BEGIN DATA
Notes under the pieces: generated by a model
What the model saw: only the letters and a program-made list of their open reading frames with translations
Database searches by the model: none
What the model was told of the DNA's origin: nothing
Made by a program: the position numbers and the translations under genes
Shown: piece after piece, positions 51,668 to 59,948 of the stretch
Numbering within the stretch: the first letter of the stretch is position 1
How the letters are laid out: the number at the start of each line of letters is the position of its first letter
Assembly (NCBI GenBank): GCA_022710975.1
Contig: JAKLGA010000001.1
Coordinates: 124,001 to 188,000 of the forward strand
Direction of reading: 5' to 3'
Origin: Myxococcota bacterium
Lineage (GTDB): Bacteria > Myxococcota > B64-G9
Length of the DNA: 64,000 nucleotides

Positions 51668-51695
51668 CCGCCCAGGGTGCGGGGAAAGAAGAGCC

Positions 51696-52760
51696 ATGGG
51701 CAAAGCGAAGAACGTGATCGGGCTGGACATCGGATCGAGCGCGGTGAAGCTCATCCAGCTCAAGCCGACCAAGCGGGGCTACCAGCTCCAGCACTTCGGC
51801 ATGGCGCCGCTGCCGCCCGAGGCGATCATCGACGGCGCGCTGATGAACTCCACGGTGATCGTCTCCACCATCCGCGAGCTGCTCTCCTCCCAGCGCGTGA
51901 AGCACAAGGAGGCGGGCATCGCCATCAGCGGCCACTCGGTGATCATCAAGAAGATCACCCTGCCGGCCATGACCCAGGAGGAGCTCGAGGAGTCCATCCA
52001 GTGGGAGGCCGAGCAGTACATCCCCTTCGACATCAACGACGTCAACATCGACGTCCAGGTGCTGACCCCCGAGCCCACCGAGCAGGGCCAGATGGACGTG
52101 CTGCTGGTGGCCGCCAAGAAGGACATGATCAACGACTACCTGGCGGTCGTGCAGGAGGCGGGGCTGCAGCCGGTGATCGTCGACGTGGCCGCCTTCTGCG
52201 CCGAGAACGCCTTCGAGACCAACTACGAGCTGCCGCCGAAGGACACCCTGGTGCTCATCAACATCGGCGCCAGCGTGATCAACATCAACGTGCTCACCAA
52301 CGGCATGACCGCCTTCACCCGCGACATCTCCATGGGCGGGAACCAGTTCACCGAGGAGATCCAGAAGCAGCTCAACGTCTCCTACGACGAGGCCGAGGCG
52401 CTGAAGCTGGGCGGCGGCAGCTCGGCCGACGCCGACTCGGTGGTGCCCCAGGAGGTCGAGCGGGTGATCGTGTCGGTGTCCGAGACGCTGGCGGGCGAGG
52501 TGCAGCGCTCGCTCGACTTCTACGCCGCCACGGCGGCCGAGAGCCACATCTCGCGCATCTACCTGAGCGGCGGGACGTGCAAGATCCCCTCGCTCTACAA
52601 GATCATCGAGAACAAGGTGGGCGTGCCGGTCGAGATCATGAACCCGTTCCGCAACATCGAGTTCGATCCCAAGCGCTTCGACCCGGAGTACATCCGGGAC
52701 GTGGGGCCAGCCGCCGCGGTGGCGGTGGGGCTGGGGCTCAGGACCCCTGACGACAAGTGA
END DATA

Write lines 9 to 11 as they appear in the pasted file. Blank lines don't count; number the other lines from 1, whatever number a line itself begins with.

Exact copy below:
Assembly (NCBI GenBank): GCA_022710975.1
Contig: JAKLGA010000001.1
Coordinates: 124,001 to 188,000 of the forward strand